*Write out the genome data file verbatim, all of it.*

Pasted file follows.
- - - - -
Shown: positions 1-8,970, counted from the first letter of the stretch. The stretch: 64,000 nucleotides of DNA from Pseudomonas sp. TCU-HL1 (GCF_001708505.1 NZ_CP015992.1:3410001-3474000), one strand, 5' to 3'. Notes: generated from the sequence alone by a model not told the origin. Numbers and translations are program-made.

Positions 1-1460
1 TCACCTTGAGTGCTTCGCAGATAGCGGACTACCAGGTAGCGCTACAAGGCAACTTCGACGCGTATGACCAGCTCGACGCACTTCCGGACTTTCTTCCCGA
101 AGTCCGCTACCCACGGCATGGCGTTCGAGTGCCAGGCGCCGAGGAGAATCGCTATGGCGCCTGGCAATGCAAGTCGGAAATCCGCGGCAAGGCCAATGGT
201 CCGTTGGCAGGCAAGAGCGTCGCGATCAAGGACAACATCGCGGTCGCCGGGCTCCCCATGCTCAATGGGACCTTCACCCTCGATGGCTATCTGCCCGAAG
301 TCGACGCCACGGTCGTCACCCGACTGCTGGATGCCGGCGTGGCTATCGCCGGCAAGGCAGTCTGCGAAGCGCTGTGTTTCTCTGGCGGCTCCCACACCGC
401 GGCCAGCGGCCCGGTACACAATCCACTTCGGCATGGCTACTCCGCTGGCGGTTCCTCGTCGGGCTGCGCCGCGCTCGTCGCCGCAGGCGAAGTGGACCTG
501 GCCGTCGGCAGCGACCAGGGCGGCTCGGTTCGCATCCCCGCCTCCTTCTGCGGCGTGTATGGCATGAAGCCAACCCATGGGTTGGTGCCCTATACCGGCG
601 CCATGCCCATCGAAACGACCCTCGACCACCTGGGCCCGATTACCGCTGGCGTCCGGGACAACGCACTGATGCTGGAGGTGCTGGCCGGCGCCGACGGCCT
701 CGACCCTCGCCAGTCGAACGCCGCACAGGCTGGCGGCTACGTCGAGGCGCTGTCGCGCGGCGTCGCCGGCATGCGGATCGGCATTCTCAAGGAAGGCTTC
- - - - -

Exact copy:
Shown: positions 1-8,970, counted from the first letter of the stretch. The stretch: 64,000 nucleotides of DNA from Pseudomonas sp. TCU-HL1 (GCF_001708505.1 NZ_CP015992.1:3410001-3474000), one strand, 5' to 3'. Notes: generated from the sequence alone by a model not told the origin. Numbers and translations are program-made.

Positions 1-1460
1 TCACCTTGAGTGCTTCGCAGATAGCGGACTACCAGGTAGCGCTACAAGGCAACTTCGACGCGTATGACCAGCTCGACGCACTTCCGGACTTTCTTCCCGA
101 AGTCCGCTACCCACGGCATGGCGTTCGAGTGCCAGGCGCCGAGGAGAATCGCTATGGCGCCTGGCAATGCAAGTCGGAAATCCGCGGCAAGGCCAATGGT
201 CCGTTGGCAGGCAAGAGCGTCGCGATCAAGGACAACATCGCGGTCGCCGGGCTCCCCATGCTCAATGGGACCTTCACCCTCGATGGCTATCTGCCCGAAG
301 TCGACGCCACGGTCGTCACCCGACTGCTGGATGCCGGCGTGGCTATCGCCGGCAAGGCAGTCTGCGAAGCGCTGTGTTTCTCTGGCGGCTCCCACACCGC
401 GGCCAGCGGCCCGGTACACAATCCACTTCGGCATGGCTACTCCGCTGGCGGTTCCTCGTCGGGCTGCGCCGCGCTCGTCGCCGCAGGCGAAGTGGACCTG
501 GCCGTCGGCAGCGACCAGGGCGGCTCGGTTCGCATCCCCGCCTCCTTCTGCGGCGTGTATGGCATGAAGCCAACCCATGGGTTGGTGCCCTATACCGGCG
601 CCATGCCCATCGAAACGACCCTCGACCACCTGGGCCCGATTACCGCTGGCGTCCGGGACAACGCACTGATGCTGGAGGTGCTGGCCGGCGCCGACGGCCT
701 CGACCCTCGCCAGTCGAACGCCGCACAGGCTGGCGGCTACGTCGAGGCGCTGTCGCGCGGCGTCGCCGGCATGCGGATCGGCATTCTCAAGGAAGGCTTC